Managing the thermal conditions under the hood of passenger cars is of a crucial importance. The underhood typically consists of two main heat sources: radiator and engine that develop high temperature zones, which are required to be carried away to protect the compartment from the damage.
Moreover, the modern vehicles employing tightly packed engine and associated components make the situation even more complex. The thermal protection of engine compartment is also dependent on the vehicle aerodynamics.
One of the vital challenges in thermal management is the prevention of “thermal soak” or “hot-stop”, which results when a vehicle is driven at high load followed by shutting off the engine. In this condition, the underhood cooling relies only on natural convective heat transfer.
Additionally, steady state heat loads are also required to be calculated to avoid excessive building up of temperature under the hood. These steady state heat loads are the conductive and convective heat liberated from the engine block, air flow past the radiator that carries away the heat from the flowing coolant and the heat generated from auxiliary components such as turbo, starter motor and pump and heater core.
A conventional approach is to perform experimental tests by developing prototypes and testing them in wind tunnels. However, the process is extremely time consuming and costly, affecting the manufacturing cycle and time-to-market schedules.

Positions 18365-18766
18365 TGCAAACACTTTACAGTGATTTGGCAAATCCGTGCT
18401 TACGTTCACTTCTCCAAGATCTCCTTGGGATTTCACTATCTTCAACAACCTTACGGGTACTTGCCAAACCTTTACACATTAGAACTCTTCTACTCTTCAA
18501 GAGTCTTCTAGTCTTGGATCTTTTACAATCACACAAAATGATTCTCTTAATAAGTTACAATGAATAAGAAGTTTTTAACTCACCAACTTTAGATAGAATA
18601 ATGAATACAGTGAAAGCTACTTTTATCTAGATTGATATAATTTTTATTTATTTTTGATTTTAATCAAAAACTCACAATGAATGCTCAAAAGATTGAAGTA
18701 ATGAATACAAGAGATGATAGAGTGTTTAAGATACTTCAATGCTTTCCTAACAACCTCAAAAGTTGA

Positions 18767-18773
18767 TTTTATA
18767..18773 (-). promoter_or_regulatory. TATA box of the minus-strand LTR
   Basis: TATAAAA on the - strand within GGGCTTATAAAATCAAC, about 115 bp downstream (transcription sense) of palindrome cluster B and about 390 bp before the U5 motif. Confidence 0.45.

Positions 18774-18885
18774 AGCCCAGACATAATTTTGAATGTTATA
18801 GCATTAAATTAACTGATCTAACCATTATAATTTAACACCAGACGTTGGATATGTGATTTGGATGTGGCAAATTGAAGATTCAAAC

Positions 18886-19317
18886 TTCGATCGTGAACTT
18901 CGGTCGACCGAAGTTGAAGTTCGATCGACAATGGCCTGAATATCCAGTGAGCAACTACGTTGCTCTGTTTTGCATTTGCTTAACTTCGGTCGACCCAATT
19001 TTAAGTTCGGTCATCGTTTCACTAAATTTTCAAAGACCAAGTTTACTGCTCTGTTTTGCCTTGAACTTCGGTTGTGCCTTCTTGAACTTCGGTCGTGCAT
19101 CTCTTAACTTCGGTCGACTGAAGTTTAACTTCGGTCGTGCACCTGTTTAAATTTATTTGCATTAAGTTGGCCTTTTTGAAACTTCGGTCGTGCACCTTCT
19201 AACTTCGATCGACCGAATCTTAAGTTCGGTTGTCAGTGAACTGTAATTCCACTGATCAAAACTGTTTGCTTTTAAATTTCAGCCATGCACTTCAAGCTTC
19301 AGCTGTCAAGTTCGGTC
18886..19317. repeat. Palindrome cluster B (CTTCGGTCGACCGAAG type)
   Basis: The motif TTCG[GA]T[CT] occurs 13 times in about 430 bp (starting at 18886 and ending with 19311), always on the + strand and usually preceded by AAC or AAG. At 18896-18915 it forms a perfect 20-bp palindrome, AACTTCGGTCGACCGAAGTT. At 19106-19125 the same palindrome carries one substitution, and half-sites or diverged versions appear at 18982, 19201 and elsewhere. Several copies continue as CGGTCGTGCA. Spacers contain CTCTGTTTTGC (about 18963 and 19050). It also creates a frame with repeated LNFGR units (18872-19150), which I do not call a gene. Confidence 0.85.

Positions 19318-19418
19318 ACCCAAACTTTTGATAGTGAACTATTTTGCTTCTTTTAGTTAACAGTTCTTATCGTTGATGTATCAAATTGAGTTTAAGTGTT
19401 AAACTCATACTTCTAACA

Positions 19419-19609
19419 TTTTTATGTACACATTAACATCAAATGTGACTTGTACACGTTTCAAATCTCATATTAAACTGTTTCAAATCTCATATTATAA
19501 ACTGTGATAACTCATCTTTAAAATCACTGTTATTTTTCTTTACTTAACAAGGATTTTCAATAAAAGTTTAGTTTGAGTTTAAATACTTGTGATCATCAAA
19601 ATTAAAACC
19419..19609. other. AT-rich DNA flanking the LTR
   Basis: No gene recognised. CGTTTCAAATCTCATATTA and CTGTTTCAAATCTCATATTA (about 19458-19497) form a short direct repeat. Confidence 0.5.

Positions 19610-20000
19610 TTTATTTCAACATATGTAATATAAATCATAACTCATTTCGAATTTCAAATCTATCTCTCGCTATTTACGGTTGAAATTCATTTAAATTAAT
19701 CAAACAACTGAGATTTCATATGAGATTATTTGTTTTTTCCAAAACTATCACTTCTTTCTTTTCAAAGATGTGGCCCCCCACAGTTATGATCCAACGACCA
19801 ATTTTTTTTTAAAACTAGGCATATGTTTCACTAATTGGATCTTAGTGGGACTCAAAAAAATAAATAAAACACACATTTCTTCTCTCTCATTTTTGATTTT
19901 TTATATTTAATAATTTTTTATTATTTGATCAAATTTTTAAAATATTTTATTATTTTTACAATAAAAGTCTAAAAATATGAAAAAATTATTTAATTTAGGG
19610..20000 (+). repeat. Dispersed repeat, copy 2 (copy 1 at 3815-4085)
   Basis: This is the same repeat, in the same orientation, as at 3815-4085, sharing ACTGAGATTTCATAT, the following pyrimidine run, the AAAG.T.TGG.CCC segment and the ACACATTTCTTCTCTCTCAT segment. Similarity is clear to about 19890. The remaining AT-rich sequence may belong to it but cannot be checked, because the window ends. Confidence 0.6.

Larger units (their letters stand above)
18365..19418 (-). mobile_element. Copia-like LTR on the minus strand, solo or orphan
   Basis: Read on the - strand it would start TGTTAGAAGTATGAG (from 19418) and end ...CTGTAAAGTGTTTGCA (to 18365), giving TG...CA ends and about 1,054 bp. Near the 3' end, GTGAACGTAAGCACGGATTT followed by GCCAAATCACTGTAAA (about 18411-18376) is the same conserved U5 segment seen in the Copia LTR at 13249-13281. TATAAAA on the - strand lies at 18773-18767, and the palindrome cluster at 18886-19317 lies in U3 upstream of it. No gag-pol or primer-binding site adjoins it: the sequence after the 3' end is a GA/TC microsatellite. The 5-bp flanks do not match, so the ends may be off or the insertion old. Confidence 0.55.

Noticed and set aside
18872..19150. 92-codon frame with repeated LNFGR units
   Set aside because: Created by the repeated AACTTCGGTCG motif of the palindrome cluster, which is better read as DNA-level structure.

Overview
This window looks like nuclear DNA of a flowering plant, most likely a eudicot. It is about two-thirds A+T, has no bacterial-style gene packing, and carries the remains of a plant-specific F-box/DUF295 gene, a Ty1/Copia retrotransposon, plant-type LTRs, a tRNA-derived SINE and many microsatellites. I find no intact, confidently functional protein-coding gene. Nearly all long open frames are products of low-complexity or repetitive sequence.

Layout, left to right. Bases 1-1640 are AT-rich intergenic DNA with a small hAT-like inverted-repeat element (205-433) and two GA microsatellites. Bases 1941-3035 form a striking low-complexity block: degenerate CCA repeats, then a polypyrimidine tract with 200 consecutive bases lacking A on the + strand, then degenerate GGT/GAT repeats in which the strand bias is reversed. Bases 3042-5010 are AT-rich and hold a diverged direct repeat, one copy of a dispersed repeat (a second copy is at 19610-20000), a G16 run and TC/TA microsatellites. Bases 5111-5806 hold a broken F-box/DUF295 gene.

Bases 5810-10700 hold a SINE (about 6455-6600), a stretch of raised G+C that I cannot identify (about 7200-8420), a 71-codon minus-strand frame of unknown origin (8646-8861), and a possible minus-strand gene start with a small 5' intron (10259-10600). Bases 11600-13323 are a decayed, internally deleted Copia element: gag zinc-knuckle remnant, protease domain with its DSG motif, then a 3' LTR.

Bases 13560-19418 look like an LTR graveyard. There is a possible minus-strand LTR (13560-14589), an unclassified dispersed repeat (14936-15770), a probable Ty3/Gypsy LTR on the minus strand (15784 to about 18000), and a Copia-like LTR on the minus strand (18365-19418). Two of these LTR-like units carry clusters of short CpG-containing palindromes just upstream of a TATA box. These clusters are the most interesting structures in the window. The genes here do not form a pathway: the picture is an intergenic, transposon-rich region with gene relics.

The use of computational fluid dynamics (CFD) proves to be a cost-effective tool to perform preliminary design assessment and prediction of the thermal environment, considering the heat loads mentioned above. However, developing a CFD model of the engine compartment requires comprehensive design information and physical fluid flow conditions.
Additionally, it is required to set up the boundary conditions and a fluid domain with adequate mesh to capture the flow physics and heat transfer phenomena more accurately. The aerodynamic analysis through CFD simulations can provide the details about the air flow and the subsequent convective heat transfer rates. Moreover the use of fluid-solid interaction models, the effect of thermal soak can be simulated.
While the results obtained through simulation techniques are not always accurate, they are certainly useful in determining the requirement of air vents, sizing the front grille and optimizing the compartment design for equal temperature distribution and better heat transfer possibility through the air flow.
It is also possible to identify components that lead to heat concentrating regions and damage the thermal environment. Predicting these regions provide design engineers to place these components optimally in the compartment or alter their design, without conducting experimental trials. The finalized design based on CFD simulations can then be utilized to develop a prototype and conduct physical experiments for validation. This process significantly reduces the number of experimental iterations required, reducing the cost and subsequently shortening the development cycle.
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